Connecticut Attorney General George Jepsen has filed a claim under Connecticut’s False Claims Act (“FCA”) alleging that 28 individuals, dental practices, and corporations engaged in a scheme to defraud the state’s Medicaid program to the tune of $24 million. The Connecticut law is one of 10 state FCAs in the U.S. which only allows for recovery in cases concerning fraudulent claims for payment under the Medicaid program; the  twenty other states that have approved their own FCAs allow for recovery in a much broader array of cases, providing a much closer parallel to the scope of liability under the federal False Claims Act. Most state-level FCAs are modeled after the federal law. The Connecticut FCA allows the state to seek compensation for taxpayers from those who submit false claims for reimbursements they are not eligible to receive. The complaint seeks restitution, treble damages, and civil penalties, as well as a permanent injunction against the wrongful conduct alleged in the complaint.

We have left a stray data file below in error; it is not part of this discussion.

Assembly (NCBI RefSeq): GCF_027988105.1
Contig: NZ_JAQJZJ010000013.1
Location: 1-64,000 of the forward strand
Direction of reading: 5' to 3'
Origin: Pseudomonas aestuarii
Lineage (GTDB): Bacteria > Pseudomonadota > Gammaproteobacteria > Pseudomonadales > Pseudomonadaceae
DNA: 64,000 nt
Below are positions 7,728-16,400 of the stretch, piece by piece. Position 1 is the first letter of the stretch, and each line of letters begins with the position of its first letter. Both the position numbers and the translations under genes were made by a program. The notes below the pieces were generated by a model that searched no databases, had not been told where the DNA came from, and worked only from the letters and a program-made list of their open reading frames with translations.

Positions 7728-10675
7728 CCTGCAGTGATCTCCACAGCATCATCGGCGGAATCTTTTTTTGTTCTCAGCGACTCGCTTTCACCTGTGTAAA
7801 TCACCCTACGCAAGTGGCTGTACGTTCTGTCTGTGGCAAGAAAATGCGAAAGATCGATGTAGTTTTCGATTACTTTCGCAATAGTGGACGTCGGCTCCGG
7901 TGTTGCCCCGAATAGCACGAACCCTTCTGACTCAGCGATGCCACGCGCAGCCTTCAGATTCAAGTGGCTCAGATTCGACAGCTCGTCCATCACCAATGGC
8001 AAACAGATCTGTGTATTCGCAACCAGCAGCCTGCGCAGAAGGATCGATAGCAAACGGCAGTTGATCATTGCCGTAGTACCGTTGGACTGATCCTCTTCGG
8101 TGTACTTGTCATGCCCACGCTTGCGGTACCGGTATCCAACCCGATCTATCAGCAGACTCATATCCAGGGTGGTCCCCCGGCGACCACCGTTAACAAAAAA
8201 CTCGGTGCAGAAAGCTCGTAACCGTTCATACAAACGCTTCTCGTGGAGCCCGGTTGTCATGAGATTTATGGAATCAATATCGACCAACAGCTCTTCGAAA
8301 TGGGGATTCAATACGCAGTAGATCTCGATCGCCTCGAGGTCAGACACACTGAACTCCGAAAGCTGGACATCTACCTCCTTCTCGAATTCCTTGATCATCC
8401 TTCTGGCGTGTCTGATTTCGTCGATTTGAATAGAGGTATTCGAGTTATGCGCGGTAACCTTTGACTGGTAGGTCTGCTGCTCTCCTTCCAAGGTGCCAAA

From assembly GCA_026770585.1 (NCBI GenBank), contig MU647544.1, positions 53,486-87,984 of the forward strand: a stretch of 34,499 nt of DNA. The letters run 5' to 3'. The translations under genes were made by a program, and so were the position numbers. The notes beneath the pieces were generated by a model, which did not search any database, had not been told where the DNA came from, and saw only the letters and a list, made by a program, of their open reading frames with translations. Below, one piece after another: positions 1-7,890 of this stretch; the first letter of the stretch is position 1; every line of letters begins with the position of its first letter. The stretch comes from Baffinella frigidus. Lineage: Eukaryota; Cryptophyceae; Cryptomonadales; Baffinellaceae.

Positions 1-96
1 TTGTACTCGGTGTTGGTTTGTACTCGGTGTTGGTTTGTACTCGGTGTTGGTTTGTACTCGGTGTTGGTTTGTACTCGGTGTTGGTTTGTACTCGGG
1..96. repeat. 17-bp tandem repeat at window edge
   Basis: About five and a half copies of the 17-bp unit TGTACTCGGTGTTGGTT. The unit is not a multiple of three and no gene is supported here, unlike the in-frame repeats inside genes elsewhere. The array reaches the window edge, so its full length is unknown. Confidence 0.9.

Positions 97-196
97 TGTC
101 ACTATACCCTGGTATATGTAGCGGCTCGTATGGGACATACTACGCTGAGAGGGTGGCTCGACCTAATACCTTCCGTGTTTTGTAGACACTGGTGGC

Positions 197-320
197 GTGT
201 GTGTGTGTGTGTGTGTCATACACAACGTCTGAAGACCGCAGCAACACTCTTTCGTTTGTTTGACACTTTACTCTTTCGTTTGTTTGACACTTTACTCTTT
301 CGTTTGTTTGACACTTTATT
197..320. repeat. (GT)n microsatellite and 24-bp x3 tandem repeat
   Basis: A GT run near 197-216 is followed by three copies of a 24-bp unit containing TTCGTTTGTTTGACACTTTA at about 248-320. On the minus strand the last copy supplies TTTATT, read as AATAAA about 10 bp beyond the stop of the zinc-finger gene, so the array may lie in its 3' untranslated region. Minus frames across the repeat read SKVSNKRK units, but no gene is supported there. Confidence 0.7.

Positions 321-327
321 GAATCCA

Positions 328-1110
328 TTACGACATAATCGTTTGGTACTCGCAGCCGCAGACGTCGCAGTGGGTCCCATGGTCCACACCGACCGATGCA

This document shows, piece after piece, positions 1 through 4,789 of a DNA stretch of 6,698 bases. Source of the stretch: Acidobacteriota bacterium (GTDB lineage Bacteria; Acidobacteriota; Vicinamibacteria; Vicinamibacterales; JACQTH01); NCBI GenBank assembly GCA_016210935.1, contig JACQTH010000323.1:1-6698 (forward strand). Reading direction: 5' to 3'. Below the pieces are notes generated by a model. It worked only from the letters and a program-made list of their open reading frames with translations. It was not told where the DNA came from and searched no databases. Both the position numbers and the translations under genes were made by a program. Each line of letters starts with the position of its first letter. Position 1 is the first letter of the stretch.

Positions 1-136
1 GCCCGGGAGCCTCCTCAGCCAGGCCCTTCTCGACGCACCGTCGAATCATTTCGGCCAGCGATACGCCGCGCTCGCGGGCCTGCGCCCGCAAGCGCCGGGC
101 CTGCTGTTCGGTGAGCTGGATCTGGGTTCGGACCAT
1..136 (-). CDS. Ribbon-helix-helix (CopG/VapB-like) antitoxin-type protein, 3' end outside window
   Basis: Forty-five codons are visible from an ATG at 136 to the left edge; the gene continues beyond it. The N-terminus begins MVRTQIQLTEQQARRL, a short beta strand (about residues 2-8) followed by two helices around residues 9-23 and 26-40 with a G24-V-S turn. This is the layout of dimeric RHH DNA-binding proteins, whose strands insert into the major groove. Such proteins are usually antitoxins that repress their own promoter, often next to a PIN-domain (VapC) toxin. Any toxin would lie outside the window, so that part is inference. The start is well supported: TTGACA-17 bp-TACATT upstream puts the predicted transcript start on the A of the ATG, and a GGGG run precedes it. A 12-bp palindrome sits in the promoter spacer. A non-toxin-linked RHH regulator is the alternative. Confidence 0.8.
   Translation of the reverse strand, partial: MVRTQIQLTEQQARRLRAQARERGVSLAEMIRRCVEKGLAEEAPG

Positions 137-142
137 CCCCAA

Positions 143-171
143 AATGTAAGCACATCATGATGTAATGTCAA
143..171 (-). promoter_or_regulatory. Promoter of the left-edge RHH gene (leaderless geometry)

According to the complaint, one of the individuals allegedly involved in the scheme has previously been convicted of a felony in another state for submitting false health care claims, as a result of which he was permanently excluded by the U.S. Department of Health and Human Services from participation in Medicare or Medicaid. Despite the exclusion, the individual set up numerous dental practices in Connecticut that were operated by practicing dentists who improperly billed Medicaid for services, allegedly receiving millions of dollars in Medicaid reimbursements. The dental practices’ failure to disclose their association with an individual excluded by Medicaid on enrollment and re-enrollment forms for the Connecticut Medical Assistance Program would constitute fraud pursuant to the Connecticut FCA.

Twenty states have full-fledged FCAs based largely off of the federal law, the qui tam provisions of which enable whistleblowers (also known as relators) to sue contractors and individuals who have allegedly made false claims for payment from the federal government or in order to evade liability. Recent changes to the federal law have augmented the Act’s coverage to include false claims made to third party grantees or other beneficiaries of government money. Relators may file claims on the government’s behalf, and while the government may interevene in the litigation, it does not always do so. Relators may recover between 15% and 30% of any settlement or final judgment. Moreover, the law protects employees who make efforts to stop violations of the FCA or who file a qui tam action under the statute from retaliation by their employers.

 

 

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